The great benefits of writing therapy

Writing therapy

Writing therapy is an increasingly popular technique used to help people improve their emotional wellbeing and mental health. But why are our words so powerful, why is writing therapy so useful – and what does it it involve?

Our lives are deeply influenced by the thoughts and language we use. Every word we think and speak shapes our perceptions, beliefs and our reality. Whether we focus on positive or negative aspects, our outlook on life is greatly impacted. By choosing positive, empowering language, we cultivate a more optimistic and abundant mindset, leading to positive outcomes in our lives.

As a professional writer for decades and a coach who’s helped people for more than 20 years, writing therapy combines two of my greatest passions. It’s been remarkably helpful to me over the years – and I’ve seen similar amazingly positive results with many others.

The power of words

Words have played a significant role in the development of human civilizations. Sacred texts like the Bible, the Torah and the Quran have for centuries provided guiding principles for societies. Inspirational speeches and powerful words have been catalysts for political and social change throughout history. Words possess the ability to inspire, challenge, unite, awaken and divide not only individuals but entire communities, societies and nations.

In our relationships, the words we choose to use hold tremendous importance. Open honest communication is the foundation of healthy connection with others. Each word we utter reflects our thoughts, which remain private until we decide to share them with the world through speech. Compassionate and loving words build trust, respect and intimacy. Harsh words can damage or even destroy relationships with a single unkind remark.

Words can serve as a source of healing during times of grief, pain and hardship. The right words offered with empathy and understanding can bring hope and solace to those in need. Abraham Lincoln’s quote: “Most folks are as happy as they make up their minds to be” reminds us of the power of choice and the potential for positive transformation through our thoughts and the language we use. Meditation and the practice of observing our thoughts and feelings can be immensely therapeutic in this process.

How does writing therapy help?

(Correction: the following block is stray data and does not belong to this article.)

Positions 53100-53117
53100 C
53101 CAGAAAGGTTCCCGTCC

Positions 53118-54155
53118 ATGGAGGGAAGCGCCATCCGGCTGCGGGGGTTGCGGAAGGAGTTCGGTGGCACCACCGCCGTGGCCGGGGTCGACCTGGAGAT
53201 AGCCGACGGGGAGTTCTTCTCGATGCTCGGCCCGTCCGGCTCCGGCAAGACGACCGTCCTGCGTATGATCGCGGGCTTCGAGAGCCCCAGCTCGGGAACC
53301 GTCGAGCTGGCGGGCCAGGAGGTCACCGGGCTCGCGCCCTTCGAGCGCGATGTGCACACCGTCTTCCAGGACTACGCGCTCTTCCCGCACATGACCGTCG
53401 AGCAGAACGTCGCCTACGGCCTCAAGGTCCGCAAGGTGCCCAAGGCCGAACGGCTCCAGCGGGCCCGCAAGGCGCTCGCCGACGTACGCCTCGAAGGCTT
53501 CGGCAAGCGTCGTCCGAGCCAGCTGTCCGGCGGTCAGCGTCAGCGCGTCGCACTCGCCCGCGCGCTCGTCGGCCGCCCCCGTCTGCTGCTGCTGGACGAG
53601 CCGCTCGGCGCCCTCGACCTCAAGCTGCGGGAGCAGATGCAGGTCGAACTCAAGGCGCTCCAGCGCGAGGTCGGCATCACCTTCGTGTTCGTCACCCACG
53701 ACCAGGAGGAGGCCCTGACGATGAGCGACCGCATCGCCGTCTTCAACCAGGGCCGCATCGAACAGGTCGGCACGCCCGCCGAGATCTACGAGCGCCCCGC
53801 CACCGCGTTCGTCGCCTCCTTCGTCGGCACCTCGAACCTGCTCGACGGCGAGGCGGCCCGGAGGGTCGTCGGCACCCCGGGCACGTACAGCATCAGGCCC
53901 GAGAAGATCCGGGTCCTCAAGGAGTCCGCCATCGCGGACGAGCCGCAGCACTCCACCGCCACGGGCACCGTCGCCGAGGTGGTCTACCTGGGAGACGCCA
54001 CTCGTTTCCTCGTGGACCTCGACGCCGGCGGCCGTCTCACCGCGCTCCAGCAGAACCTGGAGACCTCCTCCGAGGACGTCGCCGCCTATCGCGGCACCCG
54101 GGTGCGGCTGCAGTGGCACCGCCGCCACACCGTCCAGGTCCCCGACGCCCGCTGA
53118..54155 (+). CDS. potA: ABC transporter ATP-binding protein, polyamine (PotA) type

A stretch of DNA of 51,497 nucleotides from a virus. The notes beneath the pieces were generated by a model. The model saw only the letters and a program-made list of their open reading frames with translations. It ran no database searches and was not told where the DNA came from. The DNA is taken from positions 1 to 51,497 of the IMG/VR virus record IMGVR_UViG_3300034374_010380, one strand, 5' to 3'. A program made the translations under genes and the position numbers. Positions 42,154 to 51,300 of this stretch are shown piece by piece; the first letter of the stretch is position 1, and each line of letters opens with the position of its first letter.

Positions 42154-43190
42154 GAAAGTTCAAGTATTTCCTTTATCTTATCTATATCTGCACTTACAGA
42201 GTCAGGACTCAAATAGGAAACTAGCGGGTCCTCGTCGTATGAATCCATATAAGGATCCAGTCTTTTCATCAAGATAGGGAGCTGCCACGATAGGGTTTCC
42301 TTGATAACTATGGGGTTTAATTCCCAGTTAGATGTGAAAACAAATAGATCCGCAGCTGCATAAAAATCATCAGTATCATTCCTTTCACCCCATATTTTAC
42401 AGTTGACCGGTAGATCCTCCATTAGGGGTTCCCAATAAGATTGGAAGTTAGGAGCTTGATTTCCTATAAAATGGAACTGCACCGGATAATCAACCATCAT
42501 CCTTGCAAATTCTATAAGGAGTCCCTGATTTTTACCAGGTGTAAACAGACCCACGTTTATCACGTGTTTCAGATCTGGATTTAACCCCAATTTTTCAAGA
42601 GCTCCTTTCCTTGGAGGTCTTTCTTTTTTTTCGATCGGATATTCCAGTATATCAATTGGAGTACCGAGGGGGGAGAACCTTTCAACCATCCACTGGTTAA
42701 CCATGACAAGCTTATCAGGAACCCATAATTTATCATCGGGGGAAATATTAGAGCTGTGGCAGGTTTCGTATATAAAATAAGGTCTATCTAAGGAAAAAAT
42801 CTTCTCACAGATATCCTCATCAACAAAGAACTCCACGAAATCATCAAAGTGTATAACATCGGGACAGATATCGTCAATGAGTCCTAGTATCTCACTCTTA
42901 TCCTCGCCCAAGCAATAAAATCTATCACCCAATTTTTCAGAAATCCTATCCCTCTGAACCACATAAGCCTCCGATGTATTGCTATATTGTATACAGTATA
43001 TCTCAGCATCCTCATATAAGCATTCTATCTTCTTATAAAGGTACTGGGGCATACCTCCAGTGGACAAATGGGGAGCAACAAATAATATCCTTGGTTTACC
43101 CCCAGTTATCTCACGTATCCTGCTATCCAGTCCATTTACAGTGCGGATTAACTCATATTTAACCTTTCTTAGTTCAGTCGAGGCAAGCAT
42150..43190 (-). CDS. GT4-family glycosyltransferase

Writing therapy allows people to release suppressed emotions, such as grief, fear or anger. It also helps reduce stress by organising thoughts and giving a sense of structure that lessens any feelings of helplessness and hopelessness.

It also encourages self-reflection and self-awareness, leading to insights that help people make sense of their experiences, choices and behaviours. Additionally, writing therapy has been shown to help in healing trauma. This is because – with the guidance of a therapist, counsellor or coach – it allows for a paced processing of difficult experiences and harsh memories.

What sort of writing therapy is there?

Writing therapy takes various forms, such as gratitude journaling, stream-of-consciousness writing, and writing stories or poetry. Most people find that using a pen on paper offers a more personal and physically releasing experience compared to electronic devices. 

Gratitude journaling fosters positive emotions, shifts perspectives and promotes a sense of overall wellbeing. Stream-of-consciousness writing encourages the expression of the subconscious mind, potentially revealing repressed thoughts and emotions. Writing stories or poetry allows for exploration of personal experiences and identity. When read aloud to a writing therapy expert it can lead to profound realisations.

Writing letters is another powerful technique of writing therapy. This is a letter or letters to yourself, others, or to abstract concepts such as fear, anxiety, depression, alcohol, drug addiction or grief. These letters provide a chance to express thoughts, emotions, and feelings. They offer a sense of release, atonement and closure. Although most often these letters are never sent, the act of writing them is positively transformative. It can be hugely insightful as well as empowering.

The power of our words, including what we think, should never be underestimated. Our thoughts and language significantly influences our perception of the world and how we experience it. Writing therapy harnesses this transformative potential of words, enabling people to gain insight and heal.

My latest article for Soltalk magazine.